[0059] The brake control device 8 in this exemplary embodiment is preferably again arranged in the elevator shaft 3. In the case of a counterweight-free elevator system 11a there is a need to keep the elevator car 2 as light as possible, since its empty weight is clearly not compensated. The arrangement of the brake control device 8 in the elevator shaft 3 takes this appropriately into account. The car braking unit 6 with the corresponding communication interface 14 is located on the elevator car 2. In a simple design, the communication interface 14 includes on the one hand the power supply for an electromagnet of the car braking unit 6 in order to hold this in its open condition, and also includes a position signal from the car braking unit 6, which indicates whether the car braking unit 6 is in its open or closed position. In a more complex design, other parameters such as wear condition, temperature, other position settings, etc. can of course also be communicated. This type of arrangement and design of the communication interface 14 can also be used in the other exemplary embodiments. The drive unit 4 accordingly includes the drive braking unit 7 with the associated communication interface 15. The communication interface 15 of the drive braking unit 7 is designed in exactly the same way as the previously described communication interface 14 of the car braking unit 6.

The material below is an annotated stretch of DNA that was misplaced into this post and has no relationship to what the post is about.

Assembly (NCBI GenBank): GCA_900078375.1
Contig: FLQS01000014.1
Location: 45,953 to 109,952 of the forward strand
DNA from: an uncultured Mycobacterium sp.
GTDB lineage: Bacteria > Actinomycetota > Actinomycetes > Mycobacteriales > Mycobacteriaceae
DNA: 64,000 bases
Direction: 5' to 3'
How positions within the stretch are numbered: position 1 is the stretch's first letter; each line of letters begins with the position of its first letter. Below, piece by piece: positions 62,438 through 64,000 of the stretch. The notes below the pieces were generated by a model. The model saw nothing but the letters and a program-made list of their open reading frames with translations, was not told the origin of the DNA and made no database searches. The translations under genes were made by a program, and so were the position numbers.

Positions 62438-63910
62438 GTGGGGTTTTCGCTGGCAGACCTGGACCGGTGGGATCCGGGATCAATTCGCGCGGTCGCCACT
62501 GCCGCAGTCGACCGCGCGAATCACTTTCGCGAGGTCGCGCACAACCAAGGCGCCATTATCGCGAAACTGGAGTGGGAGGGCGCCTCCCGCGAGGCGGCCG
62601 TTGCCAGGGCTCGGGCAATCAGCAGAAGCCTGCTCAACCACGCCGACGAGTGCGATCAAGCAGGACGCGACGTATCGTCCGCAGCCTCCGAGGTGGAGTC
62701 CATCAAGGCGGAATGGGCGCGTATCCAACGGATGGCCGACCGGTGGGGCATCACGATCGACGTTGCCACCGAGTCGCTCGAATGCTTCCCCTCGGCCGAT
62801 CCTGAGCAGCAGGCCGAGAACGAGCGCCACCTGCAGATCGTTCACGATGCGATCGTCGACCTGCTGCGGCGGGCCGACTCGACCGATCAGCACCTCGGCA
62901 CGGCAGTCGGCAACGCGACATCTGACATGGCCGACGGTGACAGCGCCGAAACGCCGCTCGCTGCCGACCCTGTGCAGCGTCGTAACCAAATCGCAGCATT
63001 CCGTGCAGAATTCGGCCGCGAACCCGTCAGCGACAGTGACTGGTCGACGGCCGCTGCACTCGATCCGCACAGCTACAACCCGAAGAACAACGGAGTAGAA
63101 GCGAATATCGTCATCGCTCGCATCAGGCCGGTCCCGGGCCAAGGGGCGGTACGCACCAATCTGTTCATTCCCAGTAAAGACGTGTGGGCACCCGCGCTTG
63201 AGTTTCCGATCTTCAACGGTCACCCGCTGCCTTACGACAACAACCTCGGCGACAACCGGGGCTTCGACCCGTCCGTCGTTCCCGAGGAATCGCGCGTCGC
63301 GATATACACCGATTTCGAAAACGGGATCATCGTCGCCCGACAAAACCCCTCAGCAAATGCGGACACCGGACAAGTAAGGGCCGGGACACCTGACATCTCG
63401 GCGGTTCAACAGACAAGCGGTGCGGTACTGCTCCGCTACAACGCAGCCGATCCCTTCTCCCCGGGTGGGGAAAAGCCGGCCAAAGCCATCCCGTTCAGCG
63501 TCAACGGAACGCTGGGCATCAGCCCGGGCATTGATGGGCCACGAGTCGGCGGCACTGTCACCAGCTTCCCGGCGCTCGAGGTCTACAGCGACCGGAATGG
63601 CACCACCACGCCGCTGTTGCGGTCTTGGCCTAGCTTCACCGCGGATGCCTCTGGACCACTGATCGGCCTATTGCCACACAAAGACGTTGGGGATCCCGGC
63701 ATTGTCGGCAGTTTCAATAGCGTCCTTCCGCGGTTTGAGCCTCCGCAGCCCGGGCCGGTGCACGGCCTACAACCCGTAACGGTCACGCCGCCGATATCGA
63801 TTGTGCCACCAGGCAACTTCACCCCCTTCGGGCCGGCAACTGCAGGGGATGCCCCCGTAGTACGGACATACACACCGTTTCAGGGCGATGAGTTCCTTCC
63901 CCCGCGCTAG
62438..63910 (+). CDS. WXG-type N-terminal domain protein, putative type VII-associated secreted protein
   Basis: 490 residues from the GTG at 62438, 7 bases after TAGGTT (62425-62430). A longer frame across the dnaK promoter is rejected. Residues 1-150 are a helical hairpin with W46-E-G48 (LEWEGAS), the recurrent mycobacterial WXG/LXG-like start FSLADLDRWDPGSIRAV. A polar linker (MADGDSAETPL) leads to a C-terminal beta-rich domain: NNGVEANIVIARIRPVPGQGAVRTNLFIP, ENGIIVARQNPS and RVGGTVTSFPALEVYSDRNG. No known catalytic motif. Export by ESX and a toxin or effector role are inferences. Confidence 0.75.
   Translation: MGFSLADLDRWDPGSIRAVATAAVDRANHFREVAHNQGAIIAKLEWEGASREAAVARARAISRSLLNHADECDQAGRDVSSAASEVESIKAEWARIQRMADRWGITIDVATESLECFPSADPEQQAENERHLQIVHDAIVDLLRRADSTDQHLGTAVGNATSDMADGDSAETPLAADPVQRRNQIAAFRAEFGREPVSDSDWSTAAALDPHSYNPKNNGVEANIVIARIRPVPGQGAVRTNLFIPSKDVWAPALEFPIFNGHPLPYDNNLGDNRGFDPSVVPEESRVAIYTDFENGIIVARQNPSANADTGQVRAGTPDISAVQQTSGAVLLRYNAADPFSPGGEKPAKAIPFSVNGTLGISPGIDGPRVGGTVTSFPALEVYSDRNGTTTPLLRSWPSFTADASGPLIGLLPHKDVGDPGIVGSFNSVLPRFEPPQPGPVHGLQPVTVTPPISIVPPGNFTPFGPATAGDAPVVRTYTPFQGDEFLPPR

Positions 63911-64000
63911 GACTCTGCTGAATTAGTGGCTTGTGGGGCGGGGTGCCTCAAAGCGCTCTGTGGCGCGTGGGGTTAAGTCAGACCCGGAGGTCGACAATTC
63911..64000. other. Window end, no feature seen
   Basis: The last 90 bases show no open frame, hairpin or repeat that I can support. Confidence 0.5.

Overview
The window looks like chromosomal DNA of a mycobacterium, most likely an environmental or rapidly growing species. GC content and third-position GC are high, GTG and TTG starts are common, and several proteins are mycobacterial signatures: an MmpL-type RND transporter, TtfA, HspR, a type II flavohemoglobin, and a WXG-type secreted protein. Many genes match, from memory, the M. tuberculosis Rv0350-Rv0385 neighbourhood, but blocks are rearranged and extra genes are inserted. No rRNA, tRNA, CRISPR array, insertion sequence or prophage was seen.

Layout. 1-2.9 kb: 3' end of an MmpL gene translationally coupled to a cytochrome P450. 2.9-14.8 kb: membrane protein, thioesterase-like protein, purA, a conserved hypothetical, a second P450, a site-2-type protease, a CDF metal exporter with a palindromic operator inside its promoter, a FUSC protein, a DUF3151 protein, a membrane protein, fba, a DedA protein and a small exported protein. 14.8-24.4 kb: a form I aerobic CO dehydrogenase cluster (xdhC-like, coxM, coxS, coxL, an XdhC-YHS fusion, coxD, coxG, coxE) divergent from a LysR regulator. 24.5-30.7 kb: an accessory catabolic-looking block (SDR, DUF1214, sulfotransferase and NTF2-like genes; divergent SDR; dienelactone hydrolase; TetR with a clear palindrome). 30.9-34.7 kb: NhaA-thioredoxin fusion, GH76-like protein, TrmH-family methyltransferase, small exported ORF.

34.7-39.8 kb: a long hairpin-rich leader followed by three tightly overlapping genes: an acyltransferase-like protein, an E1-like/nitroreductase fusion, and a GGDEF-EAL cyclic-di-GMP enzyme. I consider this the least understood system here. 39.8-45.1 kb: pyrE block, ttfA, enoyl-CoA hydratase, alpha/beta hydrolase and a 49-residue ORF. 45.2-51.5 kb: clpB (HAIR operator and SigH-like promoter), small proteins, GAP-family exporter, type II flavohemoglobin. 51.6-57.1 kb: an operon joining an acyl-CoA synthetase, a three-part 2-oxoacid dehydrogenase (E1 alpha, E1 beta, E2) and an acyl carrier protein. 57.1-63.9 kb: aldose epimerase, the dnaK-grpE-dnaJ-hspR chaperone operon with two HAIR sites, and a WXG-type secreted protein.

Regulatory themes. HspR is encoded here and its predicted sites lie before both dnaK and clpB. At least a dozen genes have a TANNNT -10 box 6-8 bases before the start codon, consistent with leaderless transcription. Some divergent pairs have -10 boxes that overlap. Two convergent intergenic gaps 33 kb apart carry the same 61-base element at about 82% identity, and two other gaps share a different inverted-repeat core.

[0060] Hereafter, an elevator system 1 according to the invention is compared with an elevator system according to the prior art. In this comparison, constant reference will be made to an elevator system 1 with a mass of the elevator car 2=K; a mass of the support means 5 (plus any cable masses)=S and a rated load=F.